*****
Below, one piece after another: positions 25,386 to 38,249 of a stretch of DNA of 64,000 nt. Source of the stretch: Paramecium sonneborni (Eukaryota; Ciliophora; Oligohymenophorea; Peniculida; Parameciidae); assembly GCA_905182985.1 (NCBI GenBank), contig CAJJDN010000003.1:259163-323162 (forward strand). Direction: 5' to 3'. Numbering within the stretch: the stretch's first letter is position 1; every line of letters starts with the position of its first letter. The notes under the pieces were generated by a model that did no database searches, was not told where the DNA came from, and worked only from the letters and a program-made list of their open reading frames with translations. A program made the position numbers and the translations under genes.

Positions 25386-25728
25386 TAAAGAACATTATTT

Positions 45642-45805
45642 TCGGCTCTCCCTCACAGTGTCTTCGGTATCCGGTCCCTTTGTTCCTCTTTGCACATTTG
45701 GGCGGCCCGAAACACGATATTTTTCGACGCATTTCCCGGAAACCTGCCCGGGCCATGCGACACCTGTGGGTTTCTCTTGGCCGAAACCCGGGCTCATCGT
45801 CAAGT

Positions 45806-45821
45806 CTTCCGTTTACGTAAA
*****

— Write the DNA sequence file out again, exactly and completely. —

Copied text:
Below, one piece after another: positions 25,386 to 38,249 of a stretch of DNA of 64,000 nt. Source of the stretch: Paramecium sonneborni (Eukaryota; Ciliophora; Oligohymenophorea; Peniculida; Parameciidae); assembly GCA_905182985.1 (NCBI GenBank), contig CAJJDN010000003.1:259163-323162 (forward strand). Direction: 5' to 3'. Numbering within the stretch: the stretch's first letter is position 1; every line of letters starts with the position of its first letter. The notes under the pieces were generated by a model that did no database searches, was not told where the DNA came from, and worked only from the letters and a program-made list of their open reading frames with translations. A program made the position numbers and the translations under genes.

Positions 25386-25728
25386 TAAAGAACATTATTT

Positions 45642-45805
45642 TCGGCTCTCCCTCACAGTGTCTTCGGTATCCGGTCCCTTTGTTCCTCTTTGCACATTTG
45701 GGCGGCCCGAAACACGATATTTTTCGACGCATTTCCCGGAAACCTGCCCGGGCCATGCGACACCTGTGGGTTTCTCTTGGCCGAAACCCGGGCTCATCGT
45801 CAAGT

Positions 45806-45821
45806 CTTCCGTTTACGTAAA